Author Bio ▼

Langdon Dement is a Global EHS Advisor at Evotix. He specializes in general health and safety, change management with leadership, and ergonomics. while working in a plethora of industry segments. He is a Certified Safety Professional (CSP), Associate Ergonomics Professional (AEP), and an OSHA Authorized Outreach Trainer for general industry.He earned a B.S. degree in Biology from Harding University as well as a post-graduate degree in Occupational Safety and Health from Murray State University.
September 12, 2023

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What exactly is risk management?

Ahead of hosting a webinar on redefining risk management, Evotix’s Langdon Demont gives an overview of what it really means and what steps you can take to embed it in your workplace.

Most people are more familiar with the consequences of a health and safety failure — the incident or failure itself, post-incident investigations, analysis and corrective actions — than the preventative measures employees, supervisors and management take every day to keep workplaces healthy and safe. After all, when a hazard is identified and eliminated before causing an incident, it doesn’t make headlines. That’s a good thing, but it also means that our society tends to focus on the reactive side of health and safety.

It’s true that both reactive and proactive measures are important for a well-rounded health and safety system. This article will discuss the benefits of a proactive process: health and safety risk management.

What is health and safety risk management?

The American Society of Safety Professionals (ASSP) defines health and safety risk management as “a formal process for identifying hazards, evaluating and analyzing risks associated with those hazards, then taking action to eliminate the hazards or control the risks that can’t be eliminated to minimize injury and illness potential”.

In simpler terms, health and safety risk management is a series of steps organisations take to minimize risk as much as possible before work begins.

The HSE (Health and Safety Executive) in the UK advises these steps:

Step 1: Identify hazards.

Step 2. Assess the risks.

Step 3. Control the risks.

Step 4. Record your findings.

Step 5. Review the controls.

To learn more about how you can implement proactive health and safety management in your organization, check out our blog, The Difference Between Proactive and Reactive Health & Safety Management.

What does proactive health and safety risk management look like?  

Improving your organisation’s health and safety risk management usually means boosting the effectiveness of health and safety processes. For example, your organisation might:

  • Start a company-wide campaign aimed at increasing hazard awareness and reporting
  • Ensure Job Hazard Analysis and various risk assessments are implemented and successfully utilised
  • Implement a software solution with a risk assessment module to allow employees easier access to essential information
  • Understand the importance of focusing on the jobs in the workplace, versus strictly the hazards.

The key to health and safety risk management

Making these changes is a great way of improving your health and safety risk management, but the key to success is in the details.

As your organisation undergoes these improvements, it’s important to consider the individual components of each job or task under review. Instead of settling for listing the typical risks associated with operating a forklift, for instance, take stock of the unique, task-specific circumstances involved in the way an employee needs to operate the forklift to complete their task.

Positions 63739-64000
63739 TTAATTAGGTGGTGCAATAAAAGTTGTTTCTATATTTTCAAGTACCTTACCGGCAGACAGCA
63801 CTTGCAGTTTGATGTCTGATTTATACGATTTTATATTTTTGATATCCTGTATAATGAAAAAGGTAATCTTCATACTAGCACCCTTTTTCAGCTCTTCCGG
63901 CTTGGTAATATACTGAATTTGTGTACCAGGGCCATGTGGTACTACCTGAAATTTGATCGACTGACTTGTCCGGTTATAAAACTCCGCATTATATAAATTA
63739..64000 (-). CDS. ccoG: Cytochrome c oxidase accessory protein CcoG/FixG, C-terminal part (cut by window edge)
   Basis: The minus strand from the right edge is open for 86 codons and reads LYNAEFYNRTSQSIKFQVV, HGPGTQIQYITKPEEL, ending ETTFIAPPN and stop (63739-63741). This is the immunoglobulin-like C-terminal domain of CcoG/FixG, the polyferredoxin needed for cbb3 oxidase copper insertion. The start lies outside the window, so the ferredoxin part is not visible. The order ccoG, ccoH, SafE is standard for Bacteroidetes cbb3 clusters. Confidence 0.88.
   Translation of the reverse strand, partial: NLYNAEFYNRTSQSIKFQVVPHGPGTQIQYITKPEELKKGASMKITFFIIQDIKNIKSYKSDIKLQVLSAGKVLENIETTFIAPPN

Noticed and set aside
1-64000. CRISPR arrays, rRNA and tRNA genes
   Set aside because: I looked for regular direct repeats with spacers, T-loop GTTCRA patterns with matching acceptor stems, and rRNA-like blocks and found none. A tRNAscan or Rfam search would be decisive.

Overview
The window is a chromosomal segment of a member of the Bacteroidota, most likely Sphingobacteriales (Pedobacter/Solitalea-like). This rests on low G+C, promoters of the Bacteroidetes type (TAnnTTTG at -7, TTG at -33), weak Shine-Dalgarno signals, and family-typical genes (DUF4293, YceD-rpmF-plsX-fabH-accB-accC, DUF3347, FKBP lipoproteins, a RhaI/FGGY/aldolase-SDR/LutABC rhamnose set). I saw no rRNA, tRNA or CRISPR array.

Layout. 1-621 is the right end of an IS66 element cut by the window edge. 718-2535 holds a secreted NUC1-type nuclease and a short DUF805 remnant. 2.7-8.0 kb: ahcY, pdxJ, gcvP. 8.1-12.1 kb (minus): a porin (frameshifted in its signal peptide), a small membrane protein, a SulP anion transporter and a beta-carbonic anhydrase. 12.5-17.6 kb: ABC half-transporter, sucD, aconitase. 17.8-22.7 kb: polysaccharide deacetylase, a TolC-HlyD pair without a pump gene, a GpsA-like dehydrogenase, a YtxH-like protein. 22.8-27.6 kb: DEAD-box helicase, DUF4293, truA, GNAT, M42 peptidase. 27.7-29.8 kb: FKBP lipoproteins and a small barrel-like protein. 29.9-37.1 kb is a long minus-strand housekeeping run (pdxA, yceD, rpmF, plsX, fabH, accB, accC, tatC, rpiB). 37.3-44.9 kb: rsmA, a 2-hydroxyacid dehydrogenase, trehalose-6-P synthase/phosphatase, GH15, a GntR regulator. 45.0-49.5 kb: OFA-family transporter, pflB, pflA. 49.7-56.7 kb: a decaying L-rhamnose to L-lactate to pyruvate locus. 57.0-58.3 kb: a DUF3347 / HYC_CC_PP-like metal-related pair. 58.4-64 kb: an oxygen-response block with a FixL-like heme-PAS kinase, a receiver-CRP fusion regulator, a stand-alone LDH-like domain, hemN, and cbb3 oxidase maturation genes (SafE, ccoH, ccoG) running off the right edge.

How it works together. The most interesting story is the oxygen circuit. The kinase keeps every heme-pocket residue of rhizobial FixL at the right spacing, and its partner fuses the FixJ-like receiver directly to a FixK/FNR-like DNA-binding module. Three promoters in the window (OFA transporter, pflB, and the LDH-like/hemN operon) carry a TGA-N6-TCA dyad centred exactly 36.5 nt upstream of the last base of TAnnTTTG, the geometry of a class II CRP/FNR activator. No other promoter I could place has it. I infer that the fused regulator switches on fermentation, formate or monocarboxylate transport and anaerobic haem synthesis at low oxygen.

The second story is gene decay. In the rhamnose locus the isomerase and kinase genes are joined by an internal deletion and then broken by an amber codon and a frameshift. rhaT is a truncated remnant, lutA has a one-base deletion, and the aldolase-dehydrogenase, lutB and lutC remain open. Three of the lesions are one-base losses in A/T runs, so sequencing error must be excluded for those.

The best way to do this is to gather as much employee input as possible. Only workers know the realities of completing a task. If they’re encouraged to share their experiences and insights, your organization will be able to make the job safer and easier for everyone.

What can we achieve by improving health and safety risk management?

As we begin to improve our health and safety risk management, what are we aiming for?

  1. Lower incident rates. By improving our proactive measures, like hazard recognition and reporting and job assessments, we’ll become more cognisant of our workplaces and begin understanding where hazards and further risks can be exposed.
  2. Create more engagement and deeper levels of awareness. With employees, supervisors and management involved, greater awareness of the jobs and their requirements will be made, and a deeper understanding where hazards are associated in everyday tasks, and how to minimize them, will be brought into the wider health and safety conversation.
  3. Enable us to focus our attention on SIFs. Our industry has recently undergone a mindset shift regarding serious injuries and fatalities (SIFs). Instead of expecting SIFs to decrease at the same rate as minor incidents, we see them decreasing at a slower rate. This is because not all hazards have the potential to become SIFs. With a deeper understanding of the jobs and what’s required within those jobs, and the specific hazards that can cause SIFs, we can prioritize addressing those hazards and lower the rate of SIFs.

Improving your organization’s health and safety risk management is a great way to reduce incidents, increase engagement and renew your focus on SIFs. As you review your proactive processes, keep in mind the importance of closely considering the individual components of each task under review. Remember, the key to success in health and safety risk management lies in the details.

To learn more about health and safety risk management, register for our upcoming webinar with SHP, Risk Management Redefined: How to Drive Continuous Improvement.

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